When rules trump love

by Kristin on February 1, 2013

in Love, family & community

Photo by K. Tennant

My firstborn, Q, turned 15 yesterday. Yep, that little munchkin up there on the monkey bars isn’t so little any more. It hardly seems possible. But each day, when I see her standing there in a room with me, telling me about some funny thing that happened at school or asking for permission to do something that takes her one step further into the world, I can’t deny the truth. She is so grown up and yet so much the girl she was at six.

Parenting teens is somehow so much harder than I ever imagined. Maybe “harder” isn’t the right word, because it doesn’t leave me physically exhausted at the end of the day, the way parenting toddlers did. It’s so much more complex. My brain and my heart hurt more at the end of the day, from mentally and emotionally trying to sort and contain all the questions and emotions, rather than from physically containing little feet and hands.

It seems I never fully know, with certainty, what’s best for these three girls of ours. How much autonomy should we offer, and how many boundaries? Which lessons can be learned the hard way and which ones will be too hard, too painful? When do we hang on for dear life, and when do we let go?

I admit, it’s very tempting to just draw clear lines, in black and white, and to be firm in our pronouncements: “You may not, in any circumstance cross this line; if you disobey, this will be your punishment.” And, of course, there are some such lines I can draw with confidence. Don’t share your location or any personal information online with strangers, for instance.

But what about smaller, less dangerous activities? Should she have a phone curfew or should she make her own choices about when it’s time to stop texting her friends and go to sleep? And if we have a phone curfew, should we trust her to follow it, or should we make her hand over her phone each night at the given time, so there’s no doubt who’s in charge?

It’s easy to get caught up in the details—in the control issues, the speculations, the fear of slippery slopes. It’s easy to think, “If only we can get our teens to obey us, all the time, everything will be OK.” But we know it’s not possible. Not only will they slyly maneuver out of our grip now, their years under our roof are numbered. Taking a “Not in my house” stance—especially about little things—is only a ruse, a way to deceive ourselves, put off the inevitable and push them farther away.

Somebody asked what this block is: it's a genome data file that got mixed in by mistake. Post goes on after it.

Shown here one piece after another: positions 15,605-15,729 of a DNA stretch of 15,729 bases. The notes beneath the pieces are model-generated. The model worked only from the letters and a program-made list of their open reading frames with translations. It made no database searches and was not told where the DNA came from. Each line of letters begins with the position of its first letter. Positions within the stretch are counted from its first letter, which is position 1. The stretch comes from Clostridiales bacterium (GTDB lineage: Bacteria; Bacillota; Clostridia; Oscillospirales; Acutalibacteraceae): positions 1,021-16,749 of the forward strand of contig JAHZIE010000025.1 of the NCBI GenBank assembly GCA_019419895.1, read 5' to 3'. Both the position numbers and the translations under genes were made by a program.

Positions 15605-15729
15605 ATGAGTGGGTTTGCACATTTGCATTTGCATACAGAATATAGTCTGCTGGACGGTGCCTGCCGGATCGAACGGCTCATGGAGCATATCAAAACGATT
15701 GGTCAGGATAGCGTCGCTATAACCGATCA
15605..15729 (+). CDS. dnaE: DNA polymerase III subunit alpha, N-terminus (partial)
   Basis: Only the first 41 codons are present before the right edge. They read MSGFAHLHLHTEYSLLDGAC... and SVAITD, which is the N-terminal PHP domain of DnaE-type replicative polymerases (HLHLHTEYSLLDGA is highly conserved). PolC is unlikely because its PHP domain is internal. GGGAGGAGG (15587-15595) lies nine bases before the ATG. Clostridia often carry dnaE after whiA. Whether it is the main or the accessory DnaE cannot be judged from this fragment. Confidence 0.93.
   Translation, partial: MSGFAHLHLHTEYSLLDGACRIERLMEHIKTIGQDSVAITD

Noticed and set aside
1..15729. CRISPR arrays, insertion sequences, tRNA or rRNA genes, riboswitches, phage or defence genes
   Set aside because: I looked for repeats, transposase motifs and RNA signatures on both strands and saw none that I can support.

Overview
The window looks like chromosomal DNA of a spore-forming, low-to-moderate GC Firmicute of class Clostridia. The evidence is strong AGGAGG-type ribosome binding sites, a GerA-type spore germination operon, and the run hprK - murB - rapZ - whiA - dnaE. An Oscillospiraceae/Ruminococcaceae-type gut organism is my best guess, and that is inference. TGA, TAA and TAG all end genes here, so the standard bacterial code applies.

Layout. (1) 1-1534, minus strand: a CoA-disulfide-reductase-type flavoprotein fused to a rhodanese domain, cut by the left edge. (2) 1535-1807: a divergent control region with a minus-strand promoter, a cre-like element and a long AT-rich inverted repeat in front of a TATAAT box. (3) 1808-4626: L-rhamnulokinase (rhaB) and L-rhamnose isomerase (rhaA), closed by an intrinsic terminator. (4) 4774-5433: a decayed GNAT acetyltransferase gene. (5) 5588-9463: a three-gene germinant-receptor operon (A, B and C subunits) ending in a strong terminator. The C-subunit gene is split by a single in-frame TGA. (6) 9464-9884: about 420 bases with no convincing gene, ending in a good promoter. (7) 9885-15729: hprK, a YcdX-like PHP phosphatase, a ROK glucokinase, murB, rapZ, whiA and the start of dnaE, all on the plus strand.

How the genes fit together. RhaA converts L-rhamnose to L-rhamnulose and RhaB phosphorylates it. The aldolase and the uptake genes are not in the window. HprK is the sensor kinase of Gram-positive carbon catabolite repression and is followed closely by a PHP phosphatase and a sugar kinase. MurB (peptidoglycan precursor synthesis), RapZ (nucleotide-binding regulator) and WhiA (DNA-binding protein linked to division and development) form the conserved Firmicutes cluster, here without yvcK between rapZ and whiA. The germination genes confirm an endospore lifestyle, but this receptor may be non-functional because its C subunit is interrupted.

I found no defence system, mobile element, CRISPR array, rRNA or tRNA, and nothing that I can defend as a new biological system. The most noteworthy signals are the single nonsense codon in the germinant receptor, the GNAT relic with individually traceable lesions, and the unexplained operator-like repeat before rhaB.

* * * * *

“We have to think about what it is that we really want for her,” Jason wisely reminds me, as I wrestle with the pros and cons of various phone curfews. “Our goal is not to raise a girl who is really obedient, or to raise one who is really sneaky and good at evading authority.”

He is right. Our goal is to raise girls who know how to think things through and make good choices for themselves. Our goal is to raise girls who understand and own consequences, both good and bad. Our goal is for our three girls to thrive, to be happy, healthy, and safe—to realize all the potential they carry and to use it to make the world a better place.

Too often, all those good things we want for the people we love get buried under piles of rules and demands of obedience. Too often we get caught up in rules for rules’ sake, assuming they are for good but forgetting why they were established in the first place—who they were put in place for, when, and under what circumstances. We shut out the possibility of celebrating individuals, change, and the hope of something so much better than what we currently cling to.

Yes, this is a post about parenting, but I can’t help but also think about the church and all the ways Christians tend to bury love and hope and grace under piles of rules and demands of obedience.

Can we open ourselves to the possibility of letting the rules take a back seat for a change? And can we ask ourselves what it really looks like to love someone—what we really want for them? Because if we really just want them to be obedient, we can’t be acting in the spirit of love and freedom Christ offers.

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  • http://www.carisadel.com/ Caris Adel

    ““Our goal is not to raise a girl who is really obedient, or to raise one who is really sneaky and good at evading authority.”” YES!!

    “and all the ways Christians tend to bury love and hope and grace under piles of rules and demands of obedience.”

    So I had an interesting awareness a couple of weeks ago. Some other homeschooling parents were talking about their kids, and how their kids constantly say really mean things to each other. And they get punished, of course. I was sitting and listening to all of them say this same thing, and thinking that my kids don’t talk like that at all.

    So I was thinking and wondering about the possibility that how we discipline as parents might be the reason for that. They are all very ‘I’m the parent, you obey’ type of thinking. Which is pretty typical. Whereas we’ve loosened up a lot over the past few years. Not that our kids don’t fight or snap at each other, but it’s usually over things, and wanting their own way. They don’t call each other stupid or say I hate you or anything like that….and I was thinking how when they do start snipping, we let them go for a little bit. We rarely even put them in time out or anything anymore. We just talk to them. “Do you like it when you’re being selfish and fight? Did God make this person? So are they important? Ok then, talk nicely and share.”…..and that’s kind of it with us.

    I’m always wondering if I’m just being a lazy parent, or if talking, and allowing them the space to get annoyed and frustrated, helps them to not bottle up their anger, which eventually explodes in more devastating ways such as ‘I hate you’. I know I grew up like my friends are parenting, and we weren’t allowed to be mean, ever, and whenever we were, we were punished. So all of those thoughts and feelings were always buried, because you had to be good and obedient.